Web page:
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Corizon Settles Lawsuit Over Colorado Jail Prisoner’s Death for $3.7 Million; County Pays Another $200,000

by Matt Clarke

A lawsuit over the 2015 death of Adams County, Colorado jail detainee Tyler Tabor was secretly settled for $3.9 million in August 2018. The settlement only became public after court documents were filed complaining that Corizon Health had met only $1 million of its $3.7 million settlement obligation, with the company citing a “cash flow problem.”

Tabor, 25, was booked into the Adams County jail on two misdemeanor warrants on May 14, 2015. He told jail officials that he was addicted to opiates, and quickly began to suffer from withdrawal, including frequent vomiting. Corizon employees treated him with Gatorade and various medications, which were ineffective because he could not keep them down. 

Over the next three days, Tabor became critically dehydrated, collapsed and died on May 17, 2015. Guards and nurses observed him as he had difficulty standing or walking, and fell and had to be assisted with a wheelchair. He also showed other symptoms of extreme medical distress yet the nurses refused to use a saline IV, which would have saved his life. [See: PLN, Jan. 2018, p.38; Sept. 2017, p.32; Nov. 2016, p.63].

With the assistance of attorney David Lane, the Tabor family filed suit in federal court. Lane had previously sued over the deaths of three Colorado jail prisoners: Christopher Lopez at the San Carlos Correctional Facility in Pueblo in June 2014; Zackary Mofitt at the Summit County Justice Center in January 2015; and Jennifer Lobato at the Jefferson County jail in March 2015. The Lopez case settled for $3 million in 2014. 

“Tyler Tabor has a heroin addiction, and he got booked into jail,” said Lane. “The bond was only $300, but Tyler comes from a family that dearly loved him and supported him, and they were afraid that if they bonded him out, he’d just go back on drugs again. So they thought, ‘If we keep him in, he’ll be in a safe environment to detox, and it’ll be his first step to recovery.’

“Instead, he ended up dying, and his family is guilt-stricken. They were thinking they were doing the right things to help him, but instead, they unwittingly put him into the hands of these uncaring incompetents.”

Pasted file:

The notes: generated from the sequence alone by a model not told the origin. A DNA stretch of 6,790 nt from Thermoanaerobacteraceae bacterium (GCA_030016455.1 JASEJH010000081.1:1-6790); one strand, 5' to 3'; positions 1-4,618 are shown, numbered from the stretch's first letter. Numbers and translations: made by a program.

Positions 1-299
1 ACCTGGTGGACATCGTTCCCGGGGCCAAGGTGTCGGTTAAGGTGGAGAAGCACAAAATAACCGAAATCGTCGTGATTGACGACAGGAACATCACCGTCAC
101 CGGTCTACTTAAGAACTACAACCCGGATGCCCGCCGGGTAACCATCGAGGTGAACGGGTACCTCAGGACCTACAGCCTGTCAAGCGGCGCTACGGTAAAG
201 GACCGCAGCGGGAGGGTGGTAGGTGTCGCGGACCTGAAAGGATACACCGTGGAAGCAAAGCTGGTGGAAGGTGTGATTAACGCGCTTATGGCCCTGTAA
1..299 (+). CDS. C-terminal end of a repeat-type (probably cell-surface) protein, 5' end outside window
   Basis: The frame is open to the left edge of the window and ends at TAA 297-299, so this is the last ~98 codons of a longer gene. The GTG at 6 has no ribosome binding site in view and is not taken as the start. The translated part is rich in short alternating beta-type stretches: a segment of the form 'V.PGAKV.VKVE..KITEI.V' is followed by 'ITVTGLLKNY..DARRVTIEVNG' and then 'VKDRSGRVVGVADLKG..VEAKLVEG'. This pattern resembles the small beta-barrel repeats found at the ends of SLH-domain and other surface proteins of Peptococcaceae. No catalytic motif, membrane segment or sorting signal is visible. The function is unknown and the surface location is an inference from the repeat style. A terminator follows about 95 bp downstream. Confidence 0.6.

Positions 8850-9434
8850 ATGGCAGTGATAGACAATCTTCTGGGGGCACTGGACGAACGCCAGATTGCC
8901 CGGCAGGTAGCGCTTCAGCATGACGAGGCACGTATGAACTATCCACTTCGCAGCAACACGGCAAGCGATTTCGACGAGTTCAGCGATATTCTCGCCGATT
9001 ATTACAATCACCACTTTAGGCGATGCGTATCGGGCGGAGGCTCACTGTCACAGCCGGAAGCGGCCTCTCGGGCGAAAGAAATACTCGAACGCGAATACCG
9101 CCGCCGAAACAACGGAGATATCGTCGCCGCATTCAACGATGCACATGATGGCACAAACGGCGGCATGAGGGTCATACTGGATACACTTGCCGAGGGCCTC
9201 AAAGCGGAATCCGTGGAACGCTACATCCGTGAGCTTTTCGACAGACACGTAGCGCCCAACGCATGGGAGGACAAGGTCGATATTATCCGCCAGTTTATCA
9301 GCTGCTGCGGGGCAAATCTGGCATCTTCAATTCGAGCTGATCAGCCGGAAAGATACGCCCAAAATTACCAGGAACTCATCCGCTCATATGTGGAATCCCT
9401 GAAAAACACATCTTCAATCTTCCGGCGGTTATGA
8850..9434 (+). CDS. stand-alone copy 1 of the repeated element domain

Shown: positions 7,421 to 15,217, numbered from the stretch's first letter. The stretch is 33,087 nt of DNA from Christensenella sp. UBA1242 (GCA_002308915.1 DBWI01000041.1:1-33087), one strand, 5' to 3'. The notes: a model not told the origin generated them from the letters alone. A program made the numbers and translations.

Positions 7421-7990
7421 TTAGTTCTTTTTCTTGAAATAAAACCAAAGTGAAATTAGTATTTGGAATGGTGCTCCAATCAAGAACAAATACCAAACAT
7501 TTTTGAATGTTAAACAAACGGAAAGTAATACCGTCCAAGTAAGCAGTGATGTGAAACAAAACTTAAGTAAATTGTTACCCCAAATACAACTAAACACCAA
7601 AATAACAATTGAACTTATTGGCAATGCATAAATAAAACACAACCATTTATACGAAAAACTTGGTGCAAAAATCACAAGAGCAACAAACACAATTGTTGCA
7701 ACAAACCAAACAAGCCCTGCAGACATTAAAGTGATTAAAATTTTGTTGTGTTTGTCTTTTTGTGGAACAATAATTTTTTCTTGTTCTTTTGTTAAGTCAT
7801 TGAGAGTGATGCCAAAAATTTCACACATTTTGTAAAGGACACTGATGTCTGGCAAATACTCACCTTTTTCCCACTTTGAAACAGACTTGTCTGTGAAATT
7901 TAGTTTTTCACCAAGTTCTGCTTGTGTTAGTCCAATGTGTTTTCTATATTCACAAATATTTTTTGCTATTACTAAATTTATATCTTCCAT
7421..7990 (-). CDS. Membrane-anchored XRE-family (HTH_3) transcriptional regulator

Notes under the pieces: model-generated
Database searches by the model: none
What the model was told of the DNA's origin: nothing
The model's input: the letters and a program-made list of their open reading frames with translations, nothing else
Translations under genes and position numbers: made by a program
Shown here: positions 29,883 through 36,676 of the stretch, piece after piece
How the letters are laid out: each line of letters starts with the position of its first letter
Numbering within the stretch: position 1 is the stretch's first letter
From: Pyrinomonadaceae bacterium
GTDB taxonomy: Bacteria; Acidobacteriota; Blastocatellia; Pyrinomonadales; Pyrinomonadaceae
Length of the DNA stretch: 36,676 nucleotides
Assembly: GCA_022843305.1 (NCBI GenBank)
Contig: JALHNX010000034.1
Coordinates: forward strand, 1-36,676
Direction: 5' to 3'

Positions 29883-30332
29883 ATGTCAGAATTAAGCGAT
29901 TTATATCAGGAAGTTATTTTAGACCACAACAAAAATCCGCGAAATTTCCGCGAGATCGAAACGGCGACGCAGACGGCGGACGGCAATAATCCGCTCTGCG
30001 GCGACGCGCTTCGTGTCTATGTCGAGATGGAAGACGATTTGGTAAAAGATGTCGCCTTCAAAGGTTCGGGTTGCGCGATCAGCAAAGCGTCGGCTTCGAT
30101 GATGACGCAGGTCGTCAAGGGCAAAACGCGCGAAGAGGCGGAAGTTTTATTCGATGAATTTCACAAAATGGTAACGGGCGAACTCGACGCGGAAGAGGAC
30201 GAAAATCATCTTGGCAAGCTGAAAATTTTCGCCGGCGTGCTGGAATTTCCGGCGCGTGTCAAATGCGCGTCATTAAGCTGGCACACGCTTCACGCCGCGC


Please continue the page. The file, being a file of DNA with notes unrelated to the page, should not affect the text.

Lane said any medical expense for prisoners at the Adams County jail was viewed as unnecessary. He noted that Tabor had asked for an IV to keep him hydrated and a nurse refused, saying she would not use an IV unless it was absolutely necessary. But by then it was too late.

Tabor’s ordeal was captured on surveillance video, which Lane released as an edited online video after filing the lawsuit. 

The settlement included a $3.7 million payment from Corizon, which provided medical care at the jail, with Adams County paying another $200,000. As part of the agreement, the Tabor family and their attorneys were barred from talking about the case or settlement, or disparaging Corizon. However, the settlement was dislosed in November 2018 when Lane notified the court of Corizon’s failure to pay the agreed amount and filed a motion to enforce. Corizon’s response was that the company had a “cash flow” problem and would have to make the remaining payments in installments, with the final payment being made in February 2019.

At the time, the plaintiffs had yet to even recover the full amount of their attorney fees and costs, which totaled $1,645,021.63. The district court denied the motion to enforce on November 19, 2018, stating, “the Supreme Court [has] held that federal courts ordinarily lack jurisdiction to enforce settlement agreements that arise from and resolve prior federal litigation, unless the court has incorporated the terms of the settlement into its order of dismissal or there is an independent basis for federal jurisdiction. Here, neither party asked the Court to embody the terms of their settlement as part of any order dismissing the claims against Corizon.”

Thus, to enforce the private settlement agreement, the plaintiffs would have to do so by “commencing a new action sounding in contract and paying a new filing fee, not by asking this Court to resolve a dispute that is entirely collateral to the existing action.” See: Estate of Tabor v. Corizon Health, Inc., U.S.D.C. (D. Colo.), Case No. 1:16-cv-01587-MSK-NRN. 


Sources:,, The Appeal

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Related legal case

Estate of Tabor v. Corizon Health, Inc.